NCHR Testimony on Omadacycline for Skin Infections and Pneumonia

Stephanie Fox-Rawlings, National Center for Health Research: August 8, 2018

Thank you for the opportunity to speak today on behalf of the National Center for Health Research.  I am Dr. Stephanie Fox-Rawlings. Our center analyzes scientific and medical data to provide objective health information to patients, health professionals, and policy makers. We do not accept funding from drug and medical device companies, so I have no conflicts of interest.

We greatly support the efforts to develop new antibacterial drugs that will be effective resistant pathogens. However, the data reviewed by the FDA indicates that omadacycline may not be as safe and effective as a drug currently on the market for some groups of patients.

In the clinical trial comparing the effect of omadacycline to moxifloxacin to treat pneumonia, omadacycline potentially did not work as well or perhaps as quickly for older or sicker patients and patients with conditions like lung disease, bacteremia, or diabetes. The study used a population with varying underlying conditions, but because of this there were small numbers of patients in these important groups.  But these are patients who tend to have more fragile health so they especially need safe and effective treatment.

Also, in this study there were more deaths of patients who took omadacycline compared to moxifloxacin. Again this affected patients with more serious infection, older patients, and patients with chronic conditions. As you all know, other antibiotics have been found to have severe systemic effects, including harming cardiac health, but those serious adverse events were not determined until years after they were widely prescribed.  Many patients were seriously harmed as a result. For that reason, the number of deaths and other serious adverse events for this drug needs to be carefully analyzed and any increased risk would need to be included in the label if the product is approved. This is especially true since this drug is not shown to be superior to moxifloxacin for patients on average.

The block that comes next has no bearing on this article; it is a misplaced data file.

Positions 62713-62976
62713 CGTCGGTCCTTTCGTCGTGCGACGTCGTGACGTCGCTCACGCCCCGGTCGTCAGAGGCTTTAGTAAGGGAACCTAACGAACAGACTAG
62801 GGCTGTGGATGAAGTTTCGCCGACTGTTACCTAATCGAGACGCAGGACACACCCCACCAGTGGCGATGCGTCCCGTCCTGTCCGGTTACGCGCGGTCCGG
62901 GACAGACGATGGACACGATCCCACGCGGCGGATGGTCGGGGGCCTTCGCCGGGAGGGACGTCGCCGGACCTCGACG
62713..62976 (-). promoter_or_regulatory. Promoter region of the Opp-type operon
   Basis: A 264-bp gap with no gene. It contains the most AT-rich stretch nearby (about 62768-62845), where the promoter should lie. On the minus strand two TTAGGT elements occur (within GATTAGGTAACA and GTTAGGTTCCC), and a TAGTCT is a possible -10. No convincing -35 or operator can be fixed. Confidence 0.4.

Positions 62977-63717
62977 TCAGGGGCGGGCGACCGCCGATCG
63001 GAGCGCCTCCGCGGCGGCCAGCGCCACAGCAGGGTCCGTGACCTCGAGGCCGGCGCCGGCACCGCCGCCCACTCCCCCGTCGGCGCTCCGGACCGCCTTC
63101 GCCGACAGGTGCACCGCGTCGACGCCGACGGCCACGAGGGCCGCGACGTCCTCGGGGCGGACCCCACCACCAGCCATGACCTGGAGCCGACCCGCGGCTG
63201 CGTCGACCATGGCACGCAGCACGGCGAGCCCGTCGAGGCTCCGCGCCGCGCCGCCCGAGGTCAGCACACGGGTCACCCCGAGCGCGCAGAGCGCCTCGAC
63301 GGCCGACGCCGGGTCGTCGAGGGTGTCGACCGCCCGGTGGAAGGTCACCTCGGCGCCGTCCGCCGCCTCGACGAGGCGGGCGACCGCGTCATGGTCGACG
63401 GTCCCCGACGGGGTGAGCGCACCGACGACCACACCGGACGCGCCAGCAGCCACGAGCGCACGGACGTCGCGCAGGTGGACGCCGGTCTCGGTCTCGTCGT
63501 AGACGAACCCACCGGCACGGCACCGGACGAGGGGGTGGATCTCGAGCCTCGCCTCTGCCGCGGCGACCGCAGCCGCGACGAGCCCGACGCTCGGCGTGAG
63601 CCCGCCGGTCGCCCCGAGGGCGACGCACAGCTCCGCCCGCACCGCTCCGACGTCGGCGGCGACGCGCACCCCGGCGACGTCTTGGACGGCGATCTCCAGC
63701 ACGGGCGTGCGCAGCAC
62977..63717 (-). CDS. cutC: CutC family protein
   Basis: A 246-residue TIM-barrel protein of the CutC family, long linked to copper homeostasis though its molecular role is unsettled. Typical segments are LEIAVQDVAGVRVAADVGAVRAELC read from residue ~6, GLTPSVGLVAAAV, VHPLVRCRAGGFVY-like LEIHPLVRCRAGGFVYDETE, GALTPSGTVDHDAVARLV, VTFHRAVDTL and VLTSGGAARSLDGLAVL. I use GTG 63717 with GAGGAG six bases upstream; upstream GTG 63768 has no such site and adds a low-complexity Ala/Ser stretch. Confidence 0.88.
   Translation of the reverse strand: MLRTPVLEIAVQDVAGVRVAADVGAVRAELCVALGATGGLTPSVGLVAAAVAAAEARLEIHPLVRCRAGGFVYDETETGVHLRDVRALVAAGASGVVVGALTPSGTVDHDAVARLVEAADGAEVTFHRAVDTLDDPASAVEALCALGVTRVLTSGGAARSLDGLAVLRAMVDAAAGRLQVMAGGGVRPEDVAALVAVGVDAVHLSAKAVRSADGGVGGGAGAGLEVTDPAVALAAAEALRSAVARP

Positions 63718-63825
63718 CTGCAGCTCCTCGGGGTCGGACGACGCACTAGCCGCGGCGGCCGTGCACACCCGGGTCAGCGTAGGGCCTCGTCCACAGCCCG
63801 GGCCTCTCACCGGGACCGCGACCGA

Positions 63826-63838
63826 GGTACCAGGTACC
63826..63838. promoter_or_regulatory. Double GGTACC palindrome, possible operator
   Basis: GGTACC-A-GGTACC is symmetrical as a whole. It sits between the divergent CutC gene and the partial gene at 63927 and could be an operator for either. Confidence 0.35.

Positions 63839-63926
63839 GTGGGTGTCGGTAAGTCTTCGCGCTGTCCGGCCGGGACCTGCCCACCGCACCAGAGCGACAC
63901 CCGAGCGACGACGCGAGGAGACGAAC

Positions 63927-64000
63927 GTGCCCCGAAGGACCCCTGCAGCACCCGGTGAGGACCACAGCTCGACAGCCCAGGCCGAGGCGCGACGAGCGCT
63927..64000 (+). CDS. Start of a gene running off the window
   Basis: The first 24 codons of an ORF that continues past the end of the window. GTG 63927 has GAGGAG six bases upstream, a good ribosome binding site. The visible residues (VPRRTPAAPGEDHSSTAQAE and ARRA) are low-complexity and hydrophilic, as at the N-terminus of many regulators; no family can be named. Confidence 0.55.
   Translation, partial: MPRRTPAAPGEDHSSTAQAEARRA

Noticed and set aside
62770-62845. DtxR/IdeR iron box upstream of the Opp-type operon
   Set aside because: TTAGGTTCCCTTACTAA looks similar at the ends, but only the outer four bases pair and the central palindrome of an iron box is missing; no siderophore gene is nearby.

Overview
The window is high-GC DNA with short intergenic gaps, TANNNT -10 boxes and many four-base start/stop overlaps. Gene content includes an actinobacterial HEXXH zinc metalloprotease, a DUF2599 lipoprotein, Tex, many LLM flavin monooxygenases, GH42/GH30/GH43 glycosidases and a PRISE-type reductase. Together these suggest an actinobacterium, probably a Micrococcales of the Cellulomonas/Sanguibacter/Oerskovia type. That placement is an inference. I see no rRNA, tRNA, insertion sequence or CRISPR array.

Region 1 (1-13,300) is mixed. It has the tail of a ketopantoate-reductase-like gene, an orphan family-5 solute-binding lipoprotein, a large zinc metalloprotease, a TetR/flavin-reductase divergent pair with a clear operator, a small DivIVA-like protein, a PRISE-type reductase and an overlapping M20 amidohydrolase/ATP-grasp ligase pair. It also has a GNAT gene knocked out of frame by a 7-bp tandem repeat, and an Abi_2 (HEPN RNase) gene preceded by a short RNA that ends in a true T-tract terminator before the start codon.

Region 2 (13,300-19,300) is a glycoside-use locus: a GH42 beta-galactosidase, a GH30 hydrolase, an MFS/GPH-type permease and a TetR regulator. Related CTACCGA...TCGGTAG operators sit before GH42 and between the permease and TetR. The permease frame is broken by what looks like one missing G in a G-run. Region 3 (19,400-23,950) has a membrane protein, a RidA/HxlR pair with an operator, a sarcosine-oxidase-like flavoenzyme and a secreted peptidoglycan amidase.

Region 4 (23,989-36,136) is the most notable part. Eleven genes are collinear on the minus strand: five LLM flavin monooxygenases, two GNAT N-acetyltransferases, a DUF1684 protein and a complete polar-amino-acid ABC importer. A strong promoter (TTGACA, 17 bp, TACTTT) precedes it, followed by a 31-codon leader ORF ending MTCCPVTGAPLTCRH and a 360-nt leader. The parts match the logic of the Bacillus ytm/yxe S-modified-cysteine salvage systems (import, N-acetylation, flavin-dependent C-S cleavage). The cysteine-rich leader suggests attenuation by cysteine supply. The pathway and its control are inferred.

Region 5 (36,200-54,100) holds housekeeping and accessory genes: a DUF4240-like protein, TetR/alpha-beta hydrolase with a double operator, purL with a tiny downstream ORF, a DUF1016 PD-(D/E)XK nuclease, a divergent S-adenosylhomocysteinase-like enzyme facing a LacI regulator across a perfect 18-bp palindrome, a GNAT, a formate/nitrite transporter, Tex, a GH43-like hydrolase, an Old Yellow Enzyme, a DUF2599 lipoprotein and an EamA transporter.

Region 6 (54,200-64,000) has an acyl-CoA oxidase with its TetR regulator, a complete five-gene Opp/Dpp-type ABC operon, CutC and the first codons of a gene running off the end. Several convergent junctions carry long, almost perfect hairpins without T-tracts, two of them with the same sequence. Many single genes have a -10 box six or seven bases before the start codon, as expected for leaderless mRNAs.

Two final points that may affect generalizability here in the US and brought up by the panel. First, analysis of racial diversity in the clinical trials is important because Limited diversity can raise questions about generalizability. And finally , there were few patients from North America. differences in medical practice could affect the safety and efficiency of use in the US.

In summary, if omadacycline is no better than some drugs on the market, and may be less safe or less effective for older patients, those with more serious infections, and patients with diabetes and lung disease, it is important to conduct further studies to know whether they should be excluded from the indication or not.